Here in Lewis County we like to spend a lot of time on or near the water. Whether you are canoeing on Skookumchuck, water skiing on Mayfield or fishing for trout on Riffe Lake, Lewis county is full of creeks, ponds, rivers, and lakes. All of this fun on the water means that the threat of drowning, even for those who can swim well, is an ever-present threat. In fact, Washington has a higher drowning average than the rest of the United States. According to the Washington Department of Health “In the latest data available from 2010, the unintentional drowning rate in Washington State was 1.6 per 100,000. There were 133 Washington State residents who died from unintentional drowning, including 17 boating related drowning deaths.” Those numbers should be enough to remind you that even a beautiful day on the lake can quickly turn tragic.
Unfortunately, I have some bad news for you: TV and movies have lied to you. I know, it’s not really a shock but hear me out. We are programmed to think that drowning looks like a lot of splashing and yelling however, that is not usually the case. Drowning is often quiet, a response from the brain to conserve as much air as possible to breathe. This phenomenon is called the Instinctive Drowning Response named by Francesco A. Pia, Ph.D.
Think it sounds a little suspicious? According to the CDC “From 2005-2014, there were an average of 3,536 fatal unintentional drownings (non-boating related) annually in the United States — about ten deaths per day. An additional 332 people died each year from drowning in boating-related incidents.” If you plan to be on or around the water, these are statistics you need to be aware of. Not just to keep yourself safe but your friends and family as well. Children are one of the highest age groups. The report goes on to say that drowning is the number two cause of accidental death in children age 15 and under (just behind vehicle accidents). Of the approximately 750 children who will drown next year, about 375 of them will do so within 25 yards of a parent or other adult. In 10 percent of those drownings, the adult will actually watch them do it, having no idea it is happening.”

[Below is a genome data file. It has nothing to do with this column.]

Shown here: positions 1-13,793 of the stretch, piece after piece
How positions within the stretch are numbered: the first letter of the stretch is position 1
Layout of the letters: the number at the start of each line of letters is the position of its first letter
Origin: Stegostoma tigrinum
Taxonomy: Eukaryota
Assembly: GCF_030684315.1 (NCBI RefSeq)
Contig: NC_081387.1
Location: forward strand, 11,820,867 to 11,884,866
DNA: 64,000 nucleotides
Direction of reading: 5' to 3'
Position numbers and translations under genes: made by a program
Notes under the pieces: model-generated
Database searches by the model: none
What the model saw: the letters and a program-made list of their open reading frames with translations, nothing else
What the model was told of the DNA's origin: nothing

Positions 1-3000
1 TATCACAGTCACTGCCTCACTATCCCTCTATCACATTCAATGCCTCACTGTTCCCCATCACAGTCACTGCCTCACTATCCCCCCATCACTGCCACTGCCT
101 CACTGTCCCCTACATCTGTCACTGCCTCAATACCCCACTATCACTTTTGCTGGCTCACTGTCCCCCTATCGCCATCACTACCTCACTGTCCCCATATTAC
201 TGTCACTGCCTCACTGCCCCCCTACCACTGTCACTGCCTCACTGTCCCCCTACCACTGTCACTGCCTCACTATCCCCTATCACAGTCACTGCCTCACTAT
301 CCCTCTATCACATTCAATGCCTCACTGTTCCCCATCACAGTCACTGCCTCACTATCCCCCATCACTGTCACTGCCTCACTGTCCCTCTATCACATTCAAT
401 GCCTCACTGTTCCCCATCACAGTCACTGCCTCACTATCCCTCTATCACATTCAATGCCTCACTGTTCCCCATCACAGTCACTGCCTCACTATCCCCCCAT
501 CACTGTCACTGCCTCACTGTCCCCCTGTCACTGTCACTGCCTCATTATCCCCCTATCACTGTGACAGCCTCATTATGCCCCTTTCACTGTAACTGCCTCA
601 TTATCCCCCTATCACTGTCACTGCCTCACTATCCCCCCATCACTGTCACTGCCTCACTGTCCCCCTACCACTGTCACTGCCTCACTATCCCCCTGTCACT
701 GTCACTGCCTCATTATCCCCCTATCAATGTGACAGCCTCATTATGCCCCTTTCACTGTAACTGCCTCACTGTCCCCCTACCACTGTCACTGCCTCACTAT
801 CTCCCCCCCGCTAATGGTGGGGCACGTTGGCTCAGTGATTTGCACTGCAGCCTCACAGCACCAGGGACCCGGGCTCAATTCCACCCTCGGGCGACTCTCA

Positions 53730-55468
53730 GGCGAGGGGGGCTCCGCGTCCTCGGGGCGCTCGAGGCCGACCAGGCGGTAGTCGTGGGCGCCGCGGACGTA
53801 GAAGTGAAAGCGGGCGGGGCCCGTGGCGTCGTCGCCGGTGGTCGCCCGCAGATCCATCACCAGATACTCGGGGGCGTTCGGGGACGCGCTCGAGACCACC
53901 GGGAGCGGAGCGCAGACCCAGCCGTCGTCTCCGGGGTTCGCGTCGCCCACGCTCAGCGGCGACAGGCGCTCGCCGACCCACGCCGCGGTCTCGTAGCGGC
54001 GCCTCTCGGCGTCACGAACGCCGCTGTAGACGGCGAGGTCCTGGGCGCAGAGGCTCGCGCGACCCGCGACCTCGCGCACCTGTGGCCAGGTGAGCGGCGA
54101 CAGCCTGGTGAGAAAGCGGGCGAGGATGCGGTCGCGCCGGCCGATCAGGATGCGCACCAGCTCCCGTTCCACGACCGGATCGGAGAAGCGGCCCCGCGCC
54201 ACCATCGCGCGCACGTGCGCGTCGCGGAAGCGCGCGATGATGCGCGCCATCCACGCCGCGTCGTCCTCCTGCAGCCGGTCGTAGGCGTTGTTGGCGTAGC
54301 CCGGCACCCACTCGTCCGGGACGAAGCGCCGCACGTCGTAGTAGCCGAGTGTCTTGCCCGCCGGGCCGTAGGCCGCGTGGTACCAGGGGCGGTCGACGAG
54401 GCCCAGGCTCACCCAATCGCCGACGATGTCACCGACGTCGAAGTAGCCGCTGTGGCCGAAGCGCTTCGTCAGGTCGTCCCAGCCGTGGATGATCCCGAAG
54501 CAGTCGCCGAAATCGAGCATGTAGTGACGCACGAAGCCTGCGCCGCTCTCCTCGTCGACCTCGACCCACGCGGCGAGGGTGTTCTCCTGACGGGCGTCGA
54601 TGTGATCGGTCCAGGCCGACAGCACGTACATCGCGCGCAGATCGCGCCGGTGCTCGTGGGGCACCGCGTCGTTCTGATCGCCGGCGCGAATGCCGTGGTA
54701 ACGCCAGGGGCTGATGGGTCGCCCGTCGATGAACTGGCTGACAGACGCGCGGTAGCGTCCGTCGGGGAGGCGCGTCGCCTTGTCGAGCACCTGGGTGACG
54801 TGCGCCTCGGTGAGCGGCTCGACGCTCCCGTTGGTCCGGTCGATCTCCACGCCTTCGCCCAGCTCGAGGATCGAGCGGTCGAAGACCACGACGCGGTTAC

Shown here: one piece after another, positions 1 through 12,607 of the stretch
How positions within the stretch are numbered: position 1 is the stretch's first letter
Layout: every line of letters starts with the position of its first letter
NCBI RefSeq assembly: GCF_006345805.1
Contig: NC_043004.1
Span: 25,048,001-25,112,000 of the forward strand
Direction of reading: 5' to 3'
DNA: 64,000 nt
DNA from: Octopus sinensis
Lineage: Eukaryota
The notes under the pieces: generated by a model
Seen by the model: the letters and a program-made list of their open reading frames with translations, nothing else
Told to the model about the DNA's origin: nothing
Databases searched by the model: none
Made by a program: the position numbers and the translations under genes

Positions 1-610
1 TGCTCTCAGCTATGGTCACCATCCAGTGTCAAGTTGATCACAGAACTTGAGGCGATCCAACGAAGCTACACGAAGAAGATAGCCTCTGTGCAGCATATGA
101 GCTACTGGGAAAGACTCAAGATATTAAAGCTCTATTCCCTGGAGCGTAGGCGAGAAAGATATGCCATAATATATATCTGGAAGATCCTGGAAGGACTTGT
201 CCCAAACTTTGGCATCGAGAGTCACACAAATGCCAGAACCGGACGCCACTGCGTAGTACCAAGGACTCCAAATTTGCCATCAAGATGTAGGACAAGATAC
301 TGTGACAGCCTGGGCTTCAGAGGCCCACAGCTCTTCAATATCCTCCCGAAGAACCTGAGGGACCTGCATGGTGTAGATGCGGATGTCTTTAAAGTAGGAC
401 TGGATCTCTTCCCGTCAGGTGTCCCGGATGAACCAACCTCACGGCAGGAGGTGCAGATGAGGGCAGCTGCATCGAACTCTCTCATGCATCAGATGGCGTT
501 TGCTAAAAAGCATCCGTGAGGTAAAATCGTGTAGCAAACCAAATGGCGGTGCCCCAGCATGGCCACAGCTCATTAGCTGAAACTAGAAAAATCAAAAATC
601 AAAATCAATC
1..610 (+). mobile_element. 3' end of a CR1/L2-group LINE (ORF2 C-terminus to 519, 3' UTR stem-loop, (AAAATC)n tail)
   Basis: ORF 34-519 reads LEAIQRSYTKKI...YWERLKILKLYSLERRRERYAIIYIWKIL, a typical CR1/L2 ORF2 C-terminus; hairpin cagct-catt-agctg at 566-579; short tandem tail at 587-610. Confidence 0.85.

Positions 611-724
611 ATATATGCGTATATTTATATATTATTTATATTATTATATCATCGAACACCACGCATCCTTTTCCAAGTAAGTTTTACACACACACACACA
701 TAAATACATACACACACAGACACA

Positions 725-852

According to Pia Instinctive Drowning Response looks like this:
Silent: the person drowning has no extra air to call for help, their brain focuses on just getting air in and out of their lungs.
Bobbing: They will bob up and down in an effort to get their mouth above water to inhale or exhale.
Stiff Arms: Their arms will be out to the side, hands on the water’s surface in an effort to help them stay afloat.
Still: They won’t be kicking; their legs will be straight and unmoving. Remember, movement takes energy, and the brain has signaled to conserve as much as possible
This response last anywhere for 20-60 seconds before the person goes completely under water to stay. This does not give anybody much time to respond. Sometimes even trained professionals miss the warning signs. “When a person is actually drowning, in many cases they seem to be playing,” says Gerry Dworkin, a professional aquatics safety and water rescue consultant for Lifesaving Resources LLC. “That’s one of the problems for moms, dads, and even lifeguards. They see somebody floating on the surface, but because of the movement of waves, they appear to be moving or playing even though they may be unconscious.”
Knowing how to swim is important. But even good swimmers can drown, and it can happen fast, Steinman says. “Never take your eye off children in the water. You have to watch them all the time. You can’t look away.”
Don’t let a day of fun in the sun, spent on one of our favorite water ways turn to tragedy. Enjoy the kick off to summer this Memorial Day weekend and keep it safe!
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